Definitions

from Wiktionary, Creative Commons Attribution/Share-Alike License

  • n. A monetary amount of five pence.
  • n. A coin of this value.

from The Century Dictionary and Cyclopedia

  • n. A. sum of money of the value of 5 pennies English, or nearly 10 cents: often used of five cents, or the American five-cent piece or half-dime.

from WordNet 3.0 Copyright 2006 by Princeton University. All rights reserved.

  • n. a coin worth five cents

Etymologies

five +‎ pence (Wiktionary)

Examples

  • On one side was the familiar wreath with the word "fivepence" in the midst, with its Esperanto equivalent beneath, and on the other the profile of a man, with an inscription.

    Lord of the World

  • But we were allowed only to "sub" fivepence of the total sum, though the tally-keeper, short of change, gave us sixpence.

    HOPS AND HOPPERS

  • On my return I paid fivepence for a "cabin," took my receipt for the same in the form of a huge brass check, and went upstairs to the smoking-room.

    COFFEE-HOUSES AND DOSS-HOUSES

  • Harfleur both by sea and land for five weeks; at the end of which time the town surrendered, and the inhabitants were allowed to depart with only fivepence each, and a part of their clothes.

    A Child's History of England

  • Bossuet, as a sort of purchased slave, at the rate of fivepence a line.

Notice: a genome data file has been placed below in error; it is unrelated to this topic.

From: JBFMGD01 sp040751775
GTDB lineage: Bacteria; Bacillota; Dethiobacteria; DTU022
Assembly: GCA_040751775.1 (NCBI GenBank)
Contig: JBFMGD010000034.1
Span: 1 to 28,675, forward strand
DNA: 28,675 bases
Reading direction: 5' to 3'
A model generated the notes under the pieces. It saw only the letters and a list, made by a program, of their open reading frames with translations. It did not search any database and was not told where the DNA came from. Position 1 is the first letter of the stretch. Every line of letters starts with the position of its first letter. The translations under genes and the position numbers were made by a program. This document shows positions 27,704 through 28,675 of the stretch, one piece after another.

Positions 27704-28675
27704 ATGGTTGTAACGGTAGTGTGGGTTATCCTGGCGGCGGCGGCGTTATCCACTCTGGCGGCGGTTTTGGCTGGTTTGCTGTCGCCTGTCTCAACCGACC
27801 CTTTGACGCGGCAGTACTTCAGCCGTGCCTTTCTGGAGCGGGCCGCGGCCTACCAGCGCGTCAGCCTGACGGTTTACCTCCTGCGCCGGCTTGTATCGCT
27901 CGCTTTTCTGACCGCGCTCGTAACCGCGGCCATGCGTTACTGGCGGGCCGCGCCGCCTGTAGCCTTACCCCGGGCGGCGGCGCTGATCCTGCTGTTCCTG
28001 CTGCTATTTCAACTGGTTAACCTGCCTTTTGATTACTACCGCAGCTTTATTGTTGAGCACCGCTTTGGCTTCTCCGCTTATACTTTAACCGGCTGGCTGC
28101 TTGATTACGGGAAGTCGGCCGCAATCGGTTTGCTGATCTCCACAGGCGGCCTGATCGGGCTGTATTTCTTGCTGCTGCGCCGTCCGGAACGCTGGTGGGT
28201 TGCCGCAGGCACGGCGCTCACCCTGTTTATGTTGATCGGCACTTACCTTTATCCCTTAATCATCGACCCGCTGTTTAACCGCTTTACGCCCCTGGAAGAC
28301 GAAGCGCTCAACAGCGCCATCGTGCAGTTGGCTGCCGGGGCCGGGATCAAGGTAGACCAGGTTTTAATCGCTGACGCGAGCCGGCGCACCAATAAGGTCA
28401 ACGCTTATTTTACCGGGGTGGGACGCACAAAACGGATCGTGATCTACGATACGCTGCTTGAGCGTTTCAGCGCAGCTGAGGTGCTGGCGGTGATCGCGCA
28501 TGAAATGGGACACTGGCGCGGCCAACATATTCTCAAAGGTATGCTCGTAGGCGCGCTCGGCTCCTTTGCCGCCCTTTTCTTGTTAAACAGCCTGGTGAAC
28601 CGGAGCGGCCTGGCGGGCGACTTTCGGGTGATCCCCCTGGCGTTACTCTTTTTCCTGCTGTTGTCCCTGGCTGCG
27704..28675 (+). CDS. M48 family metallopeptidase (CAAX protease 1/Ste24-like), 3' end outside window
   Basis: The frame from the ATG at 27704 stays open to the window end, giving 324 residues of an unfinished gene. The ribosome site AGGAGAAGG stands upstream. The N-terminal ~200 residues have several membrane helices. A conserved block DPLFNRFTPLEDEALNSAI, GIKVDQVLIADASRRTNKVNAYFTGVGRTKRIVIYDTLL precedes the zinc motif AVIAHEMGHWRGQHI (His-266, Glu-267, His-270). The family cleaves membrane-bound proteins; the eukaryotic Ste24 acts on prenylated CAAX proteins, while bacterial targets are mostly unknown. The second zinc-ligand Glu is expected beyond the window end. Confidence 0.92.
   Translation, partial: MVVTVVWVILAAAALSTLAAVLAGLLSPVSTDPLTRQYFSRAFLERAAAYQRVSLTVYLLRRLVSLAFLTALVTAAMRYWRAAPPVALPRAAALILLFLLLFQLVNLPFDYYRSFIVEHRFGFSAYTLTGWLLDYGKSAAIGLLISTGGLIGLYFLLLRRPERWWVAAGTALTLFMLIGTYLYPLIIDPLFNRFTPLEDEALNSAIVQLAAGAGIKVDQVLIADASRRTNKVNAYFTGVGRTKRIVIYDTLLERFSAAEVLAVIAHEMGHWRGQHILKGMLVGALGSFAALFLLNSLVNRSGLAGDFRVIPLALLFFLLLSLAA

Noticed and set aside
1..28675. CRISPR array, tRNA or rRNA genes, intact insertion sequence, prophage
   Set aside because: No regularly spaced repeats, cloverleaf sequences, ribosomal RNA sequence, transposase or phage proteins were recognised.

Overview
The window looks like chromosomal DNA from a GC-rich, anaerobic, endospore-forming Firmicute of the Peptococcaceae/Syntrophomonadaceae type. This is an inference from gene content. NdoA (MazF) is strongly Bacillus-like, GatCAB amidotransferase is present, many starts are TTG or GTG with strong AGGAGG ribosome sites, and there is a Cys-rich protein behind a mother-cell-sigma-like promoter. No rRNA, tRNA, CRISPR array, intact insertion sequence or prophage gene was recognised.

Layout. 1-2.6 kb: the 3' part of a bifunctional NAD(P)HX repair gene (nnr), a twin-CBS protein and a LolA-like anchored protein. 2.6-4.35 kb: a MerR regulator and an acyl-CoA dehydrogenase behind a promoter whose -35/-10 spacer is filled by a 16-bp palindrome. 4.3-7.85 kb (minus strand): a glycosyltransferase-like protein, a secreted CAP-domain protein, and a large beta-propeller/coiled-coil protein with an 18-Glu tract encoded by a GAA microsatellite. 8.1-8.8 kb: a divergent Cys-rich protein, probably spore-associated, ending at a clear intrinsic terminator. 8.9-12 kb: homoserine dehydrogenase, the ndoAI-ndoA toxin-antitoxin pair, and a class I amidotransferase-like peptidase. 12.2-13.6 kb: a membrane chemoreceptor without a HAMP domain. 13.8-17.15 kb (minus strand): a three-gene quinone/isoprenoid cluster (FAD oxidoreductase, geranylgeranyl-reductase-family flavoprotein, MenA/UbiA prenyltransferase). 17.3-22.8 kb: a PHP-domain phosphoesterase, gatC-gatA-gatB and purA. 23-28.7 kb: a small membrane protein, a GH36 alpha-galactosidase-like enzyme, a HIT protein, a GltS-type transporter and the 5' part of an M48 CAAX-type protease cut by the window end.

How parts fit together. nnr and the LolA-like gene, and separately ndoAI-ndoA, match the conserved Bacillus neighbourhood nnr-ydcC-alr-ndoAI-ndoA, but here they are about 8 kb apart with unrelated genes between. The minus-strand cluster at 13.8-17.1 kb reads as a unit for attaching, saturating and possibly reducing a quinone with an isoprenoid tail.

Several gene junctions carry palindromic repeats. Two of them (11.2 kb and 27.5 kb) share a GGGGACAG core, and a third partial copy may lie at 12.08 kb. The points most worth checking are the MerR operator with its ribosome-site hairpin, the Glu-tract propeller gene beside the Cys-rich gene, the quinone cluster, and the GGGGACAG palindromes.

The Magic Skin

  • Do you know that the sheet of advertisements alone, at fivepence a line, brought in five hundred francs last month?

    Two Poets

  • Omnibuses convey you, if you please, from a convenient part of the town to the beach and back again; you have a clean and comfortable bathing-machine, dress, linen, and all appliances; and the charge for the whole is half-a-franc, or fivepence.

    Reprinted Pieces

  • For fivepence a head, we have on these occasions donkey races with English ‘Jokeis,’ and other rustic sports; lotteries for toys; roundabouts, dancing on the grass to the music of an admirable band, fire-balloons and fireworks.

    Reprinted Pieces

  • Mrs. Catherine Weston of Ferryland Plaintiff on the 17th August last made Complaint upon Oath before Our Justices of our Court of Common pleas that William McDaniel of Ferryland planter is justly Indebted to her in the sum of One hundred and nine pounds four shillings and fivepence sterling being for the Amount of a Book-debt, and that he refuses payment thereof although thereunto frequently required.

    Gutenber-e Help Page

  • I bought him years and years ago, price fivepence, in a little parchment-covered Cologne-printed volume, at

    Roundabout Papers

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